Majority of ACC athletes surveyed want to be involved in reform model discussions

On3 imageby:Eric Prisbell01/23/24


Andy Staples Explaining Letter Sent From NCAA President Charlie Baker | 12.05.23

As the importance of amplifying the voice of the student-athlete becomes an increasing part of the narrative surrounding college sports reform, athletes themselves are saying they want to be more involved.

A survey of ACC athletes by revealed that 60% of those who responded said they want to be involved in discussions about the creation of a model like the one the NCAA proposed last month.

The first survey conducted by the organization is part of its mission to specifically amplify athletes’ voices overall during this time of significant disruption and dynamic change in college athletics – so that athletes can have more direct input on important issues that personally affect them. 

Questions in the survey focused on reaction to NCAA President Charlie Baker’s bold reform proposal – which is now in the hands of the Division I Council, marking the next step in the association’s legislative process. Athletes were also asked about the ACC’s decision to add StanfordCalifornia and SMU, realignment moves that will directly impact them with additional travel. 

In total, 128 ACC athletes responded – including those from every league school and from 13 different sports. It was not specified how many athletes responded from each sport.

What is

On3 is a media partner with AO, the non-profit organization launched in August that provides on-demand support to athletes navigating the college experience while providing a platform to speak on the future of college sports.

The group founded by former INFLCR founder Jim Cavale and former Penn and NFL linebacker Brandon Copeland is structured similarly to other players’ associations, with chapters within sports and conferences based on participation.

All individual chapters will be comprised of athletes based on their sport and conference. The first two chapters – for ACC men’s basketball athletes and for ACC women’s basketball athletes — launched in late November.

Giving athletes seat at table is prominent issue

As movement toward a new financial model accelerates – multiple court cases and National Labor Relations Board cases are also hurtling college athletes toward potentially seismic change – expect questions to only grow louder about how student-athletes can use their voice to help ensure a new model is fair and addresses their considerations.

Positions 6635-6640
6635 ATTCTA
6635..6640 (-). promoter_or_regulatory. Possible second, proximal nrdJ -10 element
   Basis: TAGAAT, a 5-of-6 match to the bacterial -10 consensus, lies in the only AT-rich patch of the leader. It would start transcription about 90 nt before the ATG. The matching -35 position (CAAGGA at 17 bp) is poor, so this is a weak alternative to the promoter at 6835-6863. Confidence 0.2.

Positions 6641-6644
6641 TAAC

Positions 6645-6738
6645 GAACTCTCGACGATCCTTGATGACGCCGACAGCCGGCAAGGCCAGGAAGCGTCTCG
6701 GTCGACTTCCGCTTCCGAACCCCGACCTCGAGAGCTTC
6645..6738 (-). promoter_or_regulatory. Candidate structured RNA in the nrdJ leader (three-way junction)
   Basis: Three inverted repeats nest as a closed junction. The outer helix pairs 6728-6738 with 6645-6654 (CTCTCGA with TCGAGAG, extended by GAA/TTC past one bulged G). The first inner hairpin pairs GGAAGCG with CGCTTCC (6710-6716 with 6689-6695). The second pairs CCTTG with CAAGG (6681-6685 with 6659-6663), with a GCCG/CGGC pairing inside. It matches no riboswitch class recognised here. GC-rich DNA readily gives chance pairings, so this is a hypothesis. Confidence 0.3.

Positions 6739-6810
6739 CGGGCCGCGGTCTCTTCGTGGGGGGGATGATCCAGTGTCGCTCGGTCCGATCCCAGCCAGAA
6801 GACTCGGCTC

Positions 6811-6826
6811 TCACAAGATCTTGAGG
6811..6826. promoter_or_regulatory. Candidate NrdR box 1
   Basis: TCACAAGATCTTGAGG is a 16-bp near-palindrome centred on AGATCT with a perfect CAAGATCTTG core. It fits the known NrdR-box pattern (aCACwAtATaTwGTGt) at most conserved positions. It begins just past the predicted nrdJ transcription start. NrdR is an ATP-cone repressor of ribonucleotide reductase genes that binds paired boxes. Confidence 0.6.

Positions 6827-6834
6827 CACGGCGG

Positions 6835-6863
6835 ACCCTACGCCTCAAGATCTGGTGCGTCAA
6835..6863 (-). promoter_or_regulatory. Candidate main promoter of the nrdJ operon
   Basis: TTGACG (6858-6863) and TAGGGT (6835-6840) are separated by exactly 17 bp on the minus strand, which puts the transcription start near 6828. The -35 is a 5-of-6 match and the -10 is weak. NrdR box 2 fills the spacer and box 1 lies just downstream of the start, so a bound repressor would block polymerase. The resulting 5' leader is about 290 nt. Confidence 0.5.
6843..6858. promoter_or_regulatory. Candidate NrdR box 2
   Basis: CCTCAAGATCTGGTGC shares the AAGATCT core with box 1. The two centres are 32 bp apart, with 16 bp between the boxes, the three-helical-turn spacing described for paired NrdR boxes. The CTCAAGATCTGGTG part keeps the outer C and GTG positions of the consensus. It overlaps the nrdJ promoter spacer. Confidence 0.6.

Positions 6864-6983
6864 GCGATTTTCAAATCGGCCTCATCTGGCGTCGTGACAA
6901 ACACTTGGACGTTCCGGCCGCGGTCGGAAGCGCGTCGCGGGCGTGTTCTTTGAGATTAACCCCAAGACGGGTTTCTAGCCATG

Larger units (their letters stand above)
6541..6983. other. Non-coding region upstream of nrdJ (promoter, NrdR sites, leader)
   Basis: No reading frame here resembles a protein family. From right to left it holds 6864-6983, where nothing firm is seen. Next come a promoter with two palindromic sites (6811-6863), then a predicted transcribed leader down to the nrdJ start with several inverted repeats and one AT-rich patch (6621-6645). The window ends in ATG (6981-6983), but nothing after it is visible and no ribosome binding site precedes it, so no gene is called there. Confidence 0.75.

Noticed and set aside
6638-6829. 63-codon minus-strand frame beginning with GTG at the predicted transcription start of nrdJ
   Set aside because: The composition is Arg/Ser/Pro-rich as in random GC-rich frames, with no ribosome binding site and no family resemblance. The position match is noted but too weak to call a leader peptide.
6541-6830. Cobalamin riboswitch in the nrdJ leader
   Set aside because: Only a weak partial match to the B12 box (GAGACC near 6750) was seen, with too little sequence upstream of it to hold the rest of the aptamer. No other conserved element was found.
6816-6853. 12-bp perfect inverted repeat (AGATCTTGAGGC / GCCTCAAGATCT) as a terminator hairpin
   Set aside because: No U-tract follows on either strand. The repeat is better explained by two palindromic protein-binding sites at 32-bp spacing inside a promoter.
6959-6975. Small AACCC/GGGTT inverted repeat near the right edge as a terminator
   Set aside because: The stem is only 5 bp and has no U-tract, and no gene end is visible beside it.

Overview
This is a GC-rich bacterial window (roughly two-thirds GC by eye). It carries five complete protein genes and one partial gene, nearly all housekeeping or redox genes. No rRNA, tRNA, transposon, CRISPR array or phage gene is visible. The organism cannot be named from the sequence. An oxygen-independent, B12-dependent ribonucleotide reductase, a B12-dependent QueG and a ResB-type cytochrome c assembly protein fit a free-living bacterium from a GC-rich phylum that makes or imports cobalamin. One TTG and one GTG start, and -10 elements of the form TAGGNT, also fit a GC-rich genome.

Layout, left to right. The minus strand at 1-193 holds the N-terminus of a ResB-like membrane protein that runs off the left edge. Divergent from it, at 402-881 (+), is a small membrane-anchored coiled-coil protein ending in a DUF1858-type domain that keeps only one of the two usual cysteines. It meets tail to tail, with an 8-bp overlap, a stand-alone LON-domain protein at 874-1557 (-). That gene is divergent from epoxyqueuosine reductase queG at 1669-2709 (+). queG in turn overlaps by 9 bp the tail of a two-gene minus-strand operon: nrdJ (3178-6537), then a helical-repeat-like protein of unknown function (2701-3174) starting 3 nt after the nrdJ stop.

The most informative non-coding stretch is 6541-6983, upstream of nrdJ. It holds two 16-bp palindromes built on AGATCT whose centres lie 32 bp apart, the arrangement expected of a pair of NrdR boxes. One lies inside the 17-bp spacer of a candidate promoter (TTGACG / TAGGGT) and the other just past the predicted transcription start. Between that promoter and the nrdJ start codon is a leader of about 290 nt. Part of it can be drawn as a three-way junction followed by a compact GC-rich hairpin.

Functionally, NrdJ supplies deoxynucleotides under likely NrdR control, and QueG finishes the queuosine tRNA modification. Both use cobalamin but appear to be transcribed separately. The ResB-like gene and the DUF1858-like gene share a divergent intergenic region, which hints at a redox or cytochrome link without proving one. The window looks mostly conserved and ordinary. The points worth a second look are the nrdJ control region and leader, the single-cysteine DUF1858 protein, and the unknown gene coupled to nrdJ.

As it related to Baker’s proposal directly, the survey also found that 90% are in favor of a model that allows schools to directly pay them. That is the key element in the NCAA’s plan, marking a dramatic departure from the NCAA’s stance that schools cannot directly compensate athletes. 

Baker’s plan calls for the creation of a new subdivision of like-minded, highly-resourced schools that could create their own policies and pay athletes at least $30,000 annually from a trust fund. Some 64% of the ACC athletes who responded said they are in favor of the formation of such a subdivision, which could include anywhere between 60 and 100 schools that generate the most athletics revenue.

ACC athletes surveyed about realignment

The survey also revealed interesting findings related to conference realignment in the wake of the ACC deciding to expand its footprint westward. 

Some 26% said they “dislike or hate” that the ACC added those schools. Some 30% think it is “OK or like it,” while 44% are neutral.

More interestingly, 76% indicated that their respective athletic department has not explained how travel will work with the additions of two Bay Area schools and the Texas university.

Also noteworthy, 91% said their athletic department did not ask for their opinion on adding the three schools before the decision was announced. That means at least some of the athletes who responded indicated that they were consulted by athletic department officials about the expansion move before it was announced.

Also, 73% said that if these three schools were members of the ACC when they committed to their current school, it would not have changed their decision. Twenty-seven percent said they would have committed elsewhere or are not sure. 

And, finally, it was nearly 50-50 whether the athletes who responded wanted the ACC to add more schools in addition to Stanford, Cal and SMU.